Michael Hirsch edited this page Nov 7, 2016 · 35 revisions

Executive Summary

We propose a dense network of dual-mission HF radars costing $300 -- PiRadar costs 95% less than contemporary radar nodes using the latest COTS SDR technology, simultaneously:

  1. polarization-sensitive ionosphere probing with 1-25 km range resolution
  2. relaying data over the horizon at 1-20+ kpbs rates

This capability enables deployment of networks dense and distributed enough to make real-time 3-D images of the ionosphere at a cost far less than traditional single-site radars.

Each PiRadar node will cost about $300 for the basic hardware, enabling high resolution/bandwidth polarization-sensitive nodes (dual TX, dual RX). Inexpensive USB HDD data storage means the PiRadar can be deployed and left unattended for years, relaying the most important data over the air while retaining a large long-term database.

This is a price point that citizen scientists and primary school science classes can build and deploy. The PiRadar nodes work together as an infrastructure-less self-organizing network, transmitting pseudonoise CDMA waveforms hundreds of kilometers in the shortwave radio bands. PiRadar waveforms simultaneously measure ionospheric characteristics and contain data relayed through the mesh to other nodes or to internet destinations.

Each open-source PiRadar node contributes to:

  • improving ionospheric models via measurements as an alternate or complement to GNSS TEC measurements
  • 4-D imaging of the Earth’s atmosphere/ionosphere
  • data relay from isolated sites (e.g. flood alarm, tracking animals)
  • Solar storm impact detection and quantification
  • Ground-based GPS time-transfer and location service alternative

Enabling technologies

  1. High resolution radar/broadband data: Red Pitaya SDR dual-channel RX/TX v1.1 came to market October 2016 for 149 Euro ($166) educational pricing
  2. Spread spectrum / CDMA resiliently trades instantaneous RF bandwidth for SNR like GPS does using Shannon-Hartley Theorem: C=B*log_2(1+S/N) where B is bandwidth and C is channel data capacity.

Prior work

Hysell, Milla, Vierinen "A multistatic HF beacon network for ionospheric specification in the Peruvian sector" describes a 3-site system comprised of one dual-frequency transmitter using similar coding at 1/2 Watt, and two receiver sites, all synchronized via GPS. One of the key factors noted in the work was the immense oversampling of the received signal, implying that a much more modest SDR might be used.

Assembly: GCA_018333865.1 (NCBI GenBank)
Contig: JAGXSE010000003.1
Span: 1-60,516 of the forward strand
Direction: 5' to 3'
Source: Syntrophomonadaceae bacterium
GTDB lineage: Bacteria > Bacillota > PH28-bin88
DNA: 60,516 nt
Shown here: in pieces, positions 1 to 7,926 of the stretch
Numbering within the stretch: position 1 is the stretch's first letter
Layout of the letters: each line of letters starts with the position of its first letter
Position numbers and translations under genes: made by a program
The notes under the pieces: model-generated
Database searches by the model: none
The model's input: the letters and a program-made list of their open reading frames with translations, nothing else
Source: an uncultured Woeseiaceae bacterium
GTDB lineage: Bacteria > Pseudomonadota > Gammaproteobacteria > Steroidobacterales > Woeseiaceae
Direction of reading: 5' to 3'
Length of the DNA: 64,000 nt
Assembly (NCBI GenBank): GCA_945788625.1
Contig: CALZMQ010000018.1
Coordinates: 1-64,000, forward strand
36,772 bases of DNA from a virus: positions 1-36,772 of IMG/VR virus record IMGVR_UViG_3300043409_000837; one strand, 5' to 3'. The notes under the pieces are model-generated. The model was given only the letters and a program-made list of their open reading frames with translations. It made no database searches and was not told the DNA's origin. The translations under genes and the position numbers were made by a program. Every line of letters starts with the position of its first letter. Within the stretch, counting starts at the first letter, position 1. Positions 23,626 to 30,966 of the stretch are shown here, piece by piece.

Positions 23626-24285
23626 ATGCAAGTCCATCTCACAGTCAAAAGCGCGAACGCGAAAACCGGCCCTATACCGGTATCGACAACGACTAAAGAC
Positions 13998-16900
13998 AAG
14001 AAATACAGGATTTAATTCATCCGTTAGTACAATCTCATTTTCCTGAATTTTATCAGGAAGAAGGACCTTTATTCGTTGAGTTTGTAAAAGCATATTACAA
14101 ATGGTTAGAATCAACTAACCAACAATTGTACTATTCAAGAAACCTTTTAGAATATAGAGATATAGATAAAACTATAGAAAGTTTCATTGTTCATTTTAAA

HF radar echogram HF Radar echogram from JGR 2016 A multistatic HF beacon network for ionospheric specification in the Peruvian sector. Color ~ Doppler shift

Humanitarian motivation:

  • BU Engineers without Borders did a clever project in Naluja, Zambia using long-range line of sight transmission of microwave signals.
  • In mountainous rural regions, line-of-sight links are difficult to impossible due to topology. Regions in Afghanistan, Nepal, Tibet, et al. or even Colorado -- PiRadar can communicate clinic info, landslide detectors, dam overflow detectors, etc.
  • Sometimes a landslide blocks a river say in rural China or Nepal. No one knows about it, and some hours or days later the natural dam breaks through and washes a village away with virtually no warning.
  • Aberfan disaster in Wales. There was only 90 seconds of time from start to finish due to the direct impact of the landslide (not an overflow, just the dirt itself). Still, 90 second warning could have many lives.
  • Northern California a drain plugged, leading to large damage through a sequence of events. ( no cellular coverage in that large area)
You can’t perform that action at this time.
You signed in with another tab or window. Reload to refresh your session. You signed out in another tab or window. Reload to refresh your session.
Press h to open a hovercard with more details.